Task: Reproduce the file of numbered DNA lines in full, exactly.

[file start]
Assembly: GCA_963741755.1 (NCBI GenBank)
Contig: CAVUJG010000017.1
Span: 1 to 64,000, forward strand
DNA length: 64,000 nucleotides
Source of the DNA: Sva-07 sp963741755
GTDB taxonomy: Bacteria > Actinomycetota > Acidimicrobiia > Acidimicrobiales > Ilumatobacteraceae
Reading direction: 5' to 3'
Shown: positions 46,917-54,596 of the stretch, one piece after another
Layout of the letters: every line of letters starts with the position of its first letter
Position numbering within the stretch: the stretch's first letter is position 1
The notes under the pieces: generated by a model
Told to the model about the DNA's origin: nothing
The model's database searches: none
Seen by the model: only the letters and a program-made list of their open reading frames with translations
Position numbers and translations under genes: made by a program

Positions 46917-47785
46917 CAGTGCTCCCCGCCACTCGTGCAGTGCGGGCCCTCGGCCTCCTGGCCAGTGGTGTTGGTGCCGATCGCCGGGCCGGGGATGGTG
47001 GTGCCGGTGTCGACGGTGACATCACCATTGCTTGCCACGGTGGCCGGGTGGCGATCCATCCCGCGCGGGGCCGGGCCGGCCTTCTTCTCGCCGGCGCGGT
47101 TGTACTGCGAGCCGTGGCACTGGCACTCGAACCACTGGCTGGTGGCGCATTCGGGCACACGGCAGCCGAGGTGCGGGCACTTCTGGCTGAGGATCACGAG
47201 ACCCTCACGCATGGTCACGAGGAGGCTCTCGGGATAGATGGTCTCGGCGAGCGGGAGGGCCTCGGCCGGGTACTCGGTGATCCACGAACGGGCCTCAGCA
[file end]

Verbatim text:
Assembly: GCA_963741755.1 (NCBI GenBank)
Contig: CAVUJG010000017.1
Span: 1 to 64,000, forward strand
DNA length: 64,000 nucleotides
Source of the DNA: Sva-07 sp963741755
GTDB taxonomy: Bacteria > Actinomycetota > Acidimicrobiia > Acidimicrobiales > Ilumatobacteraceae
Reading direction: 5' to 3'
Shown: positions 46,917-54,596 of the stretch, one piece after another
Layout of the letters: every line of letters starts with the position of its first letter
Position numbering within the stretch: the stretch's first letter is position 1
The notes under the pieces: generated by a model
Told to the model about the DNA's origin: nothing
The model's database searches: none
Seen by the model: only the letters and a program-made list of their open reading frames with translations
Position numbers and translations under genes: made by a program

Positions 46917-47785
46917 CAGTGCTCCCCGCCACTCGTGCAGTGCGGGCCCTCGGCCTCCTGGCCAGTGGTGTTGGTGCCGATCGCCGGGCCGGGGATGGTG
47001 GTGCCGGTGTCGACGGTGACATCACCATTGCTTGCCACGGTGGCCGGGTGGCGATCCATCCCGCGCGGGGCCGGGCCGGCCTTCTTCTCGCCGGCGCGGT
47101 TGTACTGCGAGCCGTGGCACTGGCACTCGAACCACTGGCTGGTGGCGCATTCGGGCACACGGCAGCCGAGGTGCGGGCACTTCTGGCTGAGGATCACGAG
47201 ACCCTCACGCATGGTCACGAGGAGGCTCTCGGGATAGATGGTCTCGGCGAGCGGGAGGGCCTCGGCCGGGTACTCGGTGATCCACGAACGGGCCTCAGCA